In short, the fight over decriminalization is a distraction—one typical of societies unable to manage their problems. In perhaps his most famous essay, “Defining Deviancy Down,” Daniel Patrick Moynihan suggested a relationship between a society’s capacity to enforce its norms and how normative that society is. As Moynihan put it, “the amount of deviance . . . [fits] nicely with the supply of stocks and whipping posts.” A society can respond to deviance by boosting its capacity to enforce, but a decline in the capacity to enforce can also lead the society to reduce its normativity. For example, Moynihan argues, the deinstitutionalization of the mentally ill was accompanied by increased tolerance of public madness, and rising crime rates were met with rising acceptance of crime. If society lacks the capacity to deal with deviant behavior, it can simply insist that the behavior is not really deviant.

The language of “deviance” may sound harsh. But in a purely descriptive sense, abusing drugs deviates from the strong—and beneficial—social norm of not consuming substances to excess. The capacity to manage that deviance, moreover, need not be explicitly carceral. The point, rather, is that when a society lacks sufficient capacity to enforce its norms, it may simply let those norms degrade.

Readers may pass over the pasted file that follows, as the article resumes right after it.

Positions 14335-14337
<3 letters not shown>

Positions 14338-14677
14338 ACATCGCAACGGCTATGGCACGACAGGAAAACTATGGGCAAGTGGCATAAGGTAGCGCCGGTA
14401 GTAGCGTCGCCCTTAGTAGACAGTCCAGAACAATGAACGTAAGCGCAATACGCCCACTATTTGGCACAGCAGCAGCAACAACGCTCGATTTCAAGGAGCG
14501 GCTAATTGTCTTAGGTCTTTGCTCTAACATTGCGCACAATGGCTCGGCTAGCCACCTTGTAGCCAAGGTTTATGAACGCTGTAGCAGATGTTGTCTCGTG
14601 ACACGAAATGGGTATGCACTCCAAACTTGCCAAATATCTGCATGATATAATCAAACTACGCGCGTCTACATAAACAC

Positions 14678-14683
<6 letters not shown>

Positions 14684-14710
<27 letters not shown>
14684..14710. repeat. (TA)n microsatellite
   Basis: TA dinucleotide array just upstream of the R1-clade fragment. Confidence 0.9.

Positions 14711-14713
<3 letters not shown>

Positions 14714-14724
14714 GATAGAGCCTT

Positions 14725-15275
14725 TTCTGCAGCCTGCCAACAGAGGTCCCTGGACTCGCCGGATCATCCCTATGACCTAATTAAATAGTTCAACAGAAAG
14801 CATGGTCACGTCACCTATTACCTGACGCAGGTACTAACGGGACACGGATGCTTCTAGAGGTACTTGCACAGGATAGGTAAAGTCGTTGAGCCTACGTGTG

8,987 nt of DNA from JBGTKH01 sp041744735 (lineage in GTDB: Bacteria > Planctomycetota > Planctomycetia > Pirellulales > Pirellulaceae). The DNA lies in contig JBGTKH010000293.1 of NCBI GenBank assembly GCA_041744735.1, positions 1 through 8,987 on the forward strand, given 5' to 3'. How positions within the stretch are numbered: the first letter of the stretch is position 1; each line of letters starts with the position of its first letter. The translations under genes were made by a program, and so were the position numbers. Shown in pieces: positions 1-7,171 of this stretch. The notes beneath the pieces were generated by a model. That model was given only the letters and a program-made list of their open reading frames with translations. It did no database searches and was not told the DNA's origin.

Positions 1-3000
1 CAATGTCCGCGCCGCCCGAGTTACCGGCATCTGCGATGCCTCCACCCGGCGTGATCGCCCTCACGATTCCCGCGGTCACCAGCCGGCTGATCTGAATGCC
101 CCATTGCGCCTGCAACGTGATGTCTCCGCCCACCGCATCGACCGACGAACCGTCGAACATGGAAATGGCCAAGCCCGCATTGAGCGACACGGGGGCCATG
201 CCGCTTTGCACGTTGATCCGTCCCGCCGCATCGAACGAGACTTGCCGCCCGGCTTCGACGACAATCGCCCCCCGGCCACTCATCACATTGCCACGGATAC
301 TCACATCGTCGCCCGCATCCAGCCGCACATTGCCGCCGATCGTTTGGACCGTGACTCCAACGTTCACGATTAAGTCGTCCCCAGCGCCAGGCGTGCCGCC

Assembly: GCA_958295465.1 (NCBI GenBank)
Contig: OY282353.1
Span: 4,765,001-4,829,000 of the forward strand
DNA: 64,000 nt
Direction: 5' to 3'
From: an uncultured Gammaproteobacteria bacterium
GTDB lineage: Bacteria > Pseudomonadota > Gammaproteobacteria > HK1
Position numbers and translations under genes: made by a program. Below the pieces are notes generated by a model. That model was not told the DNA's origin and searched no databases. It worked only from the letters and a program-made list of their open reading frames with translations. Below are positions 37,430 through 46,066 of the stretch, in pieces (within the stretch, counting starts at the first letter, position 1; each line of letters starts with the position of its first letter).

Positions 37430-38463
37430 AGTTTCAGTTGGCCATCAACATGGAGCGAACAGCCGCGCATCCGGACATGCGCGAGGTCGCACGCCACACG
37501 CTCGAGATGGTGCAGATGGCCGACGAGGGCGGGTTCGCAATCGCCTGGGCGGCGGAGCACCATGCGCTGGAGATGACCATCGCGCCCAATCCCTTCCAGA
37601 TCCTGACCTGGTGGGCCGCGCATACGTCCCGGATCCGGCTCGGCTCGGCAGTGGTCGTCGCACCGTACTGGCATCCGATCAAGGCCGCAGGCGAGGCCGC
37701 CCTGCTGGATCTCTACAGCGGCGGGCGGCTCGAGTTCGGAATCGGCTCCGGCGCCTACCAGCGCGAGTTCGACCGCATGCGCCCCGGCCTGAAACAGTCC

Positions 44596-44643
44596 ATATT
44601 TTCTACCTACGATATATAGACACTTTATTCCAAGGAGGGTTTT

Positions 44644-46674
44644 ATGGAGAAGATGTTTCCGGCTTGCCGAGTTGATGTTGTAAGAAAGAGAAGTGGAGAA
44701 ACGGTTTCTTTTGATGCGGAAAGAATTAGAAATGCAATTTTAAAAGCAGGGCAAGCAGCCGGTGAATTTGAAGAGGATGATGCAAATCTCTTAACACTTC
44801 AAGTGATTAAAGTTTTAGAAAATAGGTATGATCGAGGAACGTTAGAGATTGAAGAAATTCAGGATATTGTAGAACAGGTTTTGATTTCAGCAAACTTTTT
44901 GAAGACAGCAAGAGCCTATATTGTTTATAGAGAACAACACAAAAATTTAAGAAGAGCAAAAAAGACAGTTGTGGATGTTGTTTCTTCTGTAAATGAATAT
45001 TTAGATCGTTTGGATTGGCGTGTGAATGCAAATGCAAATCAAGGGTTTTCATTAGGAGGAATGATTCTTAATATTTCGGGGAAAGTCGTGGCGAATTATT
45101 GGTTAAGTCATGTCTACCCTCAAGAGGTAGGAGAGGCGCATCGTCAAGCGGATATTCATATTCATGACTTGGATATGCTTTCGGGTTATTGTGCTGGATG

Measure 110, in this view, was an effort to define deviancy down—to identify the problem not as drug abuse but as the undue policing of same. The Oregon legislature’s rejection of this attempt, though, does not mean that it has remedied the structural deficit to which the downward definition was an attempted adaptation.

The deficit is, in a word, treatment. Before 110, Oregon had the lowest rates of treatment among those who need it of any state. In 2017, only 40 percent of Oregonian Medicaid enrollees with a substance use disorder received treatment, including just 12 percent who received residential treatment. These figures represent both a lack of capacity—as of 2019, the state had just 3 residential treatment beds for each 10,000 citizens—and a lack of pressure to get treated. Rates of civil commitment in Oregon have declined more or less continuously since the early 2000s.

Measure 110 neither caused these problems nor fixed them. Repealing Measure 110 won’t fix them, either—not without a substantive commitment to treatment.

To the credit of the repeal’s drafters, the post-110 system will contain a host of “off-ramps.” Those convicted of possession will automatically get probation; even if their probation is revoked, they will be entitled to be released to an available treatment program. Police and district attorneys will be “encouraged” to reroute possession offenders to “deflection programs,” providing treatment in lieu of incarceration.

If it works, such an approach could make an appreciable impact on Oregon’s drug scourge. People with severe substance use disorders often cycle through the criminal justice system, not only for possession but also myriad other offenses. Accepting that fact, and making the system a major source of treatment, can help those most in need.

But deflecting people into treatment, or diverting them post-revocation, will work only if there is adequate capacity into which to move them. Without it, and a commitment to use it, the system cannot work. It’s not enough to define deviancy back up—the resources must be there to address it, too.

Photo by PATRICK T. FALLON/AFP via Getty Images